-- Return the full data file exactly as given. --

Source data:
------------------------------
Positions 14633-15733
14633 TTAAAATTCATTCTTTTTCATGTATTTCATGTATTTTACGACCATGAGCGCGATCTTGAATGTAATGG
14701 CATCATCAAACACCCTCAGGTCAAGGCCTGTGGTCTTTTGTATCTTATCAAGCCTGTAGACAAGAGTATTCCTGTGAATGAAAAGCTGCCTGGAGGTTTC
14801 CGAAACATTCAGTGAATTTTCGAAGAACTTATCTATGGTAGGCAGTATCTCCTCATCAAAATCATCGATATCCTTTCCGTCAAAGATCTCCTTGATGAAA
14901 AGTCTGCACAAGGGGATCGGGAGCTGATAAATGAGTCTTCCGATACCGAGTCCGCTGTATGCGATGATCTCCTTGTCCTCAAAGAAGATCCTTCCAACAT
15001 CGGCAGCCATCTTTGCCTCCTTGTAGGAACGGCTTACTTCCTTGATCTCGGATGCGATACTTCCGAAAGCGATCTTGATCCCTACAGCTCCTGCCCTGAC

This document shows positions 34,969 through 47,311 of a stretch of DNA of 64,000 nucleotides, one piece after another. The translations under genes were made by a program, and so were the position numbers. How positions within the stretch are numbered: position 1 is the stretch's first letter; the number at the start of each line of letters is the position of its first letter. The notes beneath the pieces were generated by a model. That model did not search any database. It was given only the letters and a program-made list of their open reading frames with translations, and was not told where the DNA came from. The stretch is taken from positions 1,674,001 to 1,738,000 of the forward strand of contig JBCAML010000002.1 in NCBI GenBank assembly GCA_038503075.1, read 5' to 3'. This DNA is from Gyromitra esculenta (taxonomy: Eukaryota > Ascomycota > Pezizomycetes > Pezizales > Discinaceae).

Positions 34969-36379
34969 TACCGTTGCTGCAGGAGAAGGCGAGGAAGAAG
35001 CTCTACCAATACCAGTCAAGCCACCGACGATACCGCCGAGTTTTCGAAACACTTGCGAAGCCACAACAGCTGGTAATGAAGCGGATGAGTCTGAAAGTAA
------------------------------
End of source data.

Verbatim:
Positions 14633-15733
14633 TTAAAATTCATTCTTTTTCATGTATTTCATGTATTTTACGACCATGAGCGCGATCTTGAATGTAATGG
14701 CATCATCAAACACCCTCAGGTCAAGGCCTGTGGTCTTTTGTATCTTATCAAGCCTGTAGACAAGAGTATTCCTGTGAATGAAAAGCTGCCTGGAGGTTTC
14801 CGAAACATTCAGTGAATTTTCGAAGAACTTATCTATGGTAGGCAGTATCTCCTCATCAAAATCATCGATATCCTTTCCGTCAAAGATCTCCTTGATGAAA
14901 AGTCTGCACAAGGGGATCGGGAGCTGATAAATGAGTCTTCCGATACCGAGTCCGCTGTATGCGATGATCTCCTTGTCCTCAAAGAAGATCCTTCCAACAT
15001 CGGCAGCCATCTTTGCCTCCTTGTAGGAACGGCTTACTTCCTTGATCTCGGATGCGATACTTCCGAAAGCGATCTTGATCCCTACAGCTCCTGCCCTGAC

This document shows positions 34,969 through 47,311 of a stretch of DNA of 64,000 nucleotides, one piece after another. The translations under genes were made by a program, and so were the position numbers. How positions within the stretch are numbered: position 1 is the stretch's first letter; the number at the start of each line of letters is the position of its first letter. The notes beneath the pieces were generated by a model. That model did not search any database. It was given only the letters and a program-made list of their open reading frames with translations, and was not told where the DNA came from. The stretch is taken from positions 1,674,001 to 1,738,000 of the forward strand of contig JBCAML010000002.1 in NCBI GenBank assembly GCA_038503075.1, read 5' to 3'. This DNA is from Gyromitra esculenta (taxonomy: Eukaryota > Ascomycota > Pezizomycetes > Pezizales > Discinaceae).

Positions 34969-36379
34969 TACCGTTGCTGCAGGAGAAGGCGAGGAAGAAG
35001 CTCTACCAATACCAGTCAAGCCACCGACGATACCGCCGAGTTTTCGAAACACTTGCGAAGCCACAACAGCTGGTAATGAAGCGGATGAGTCTGAAAGTAA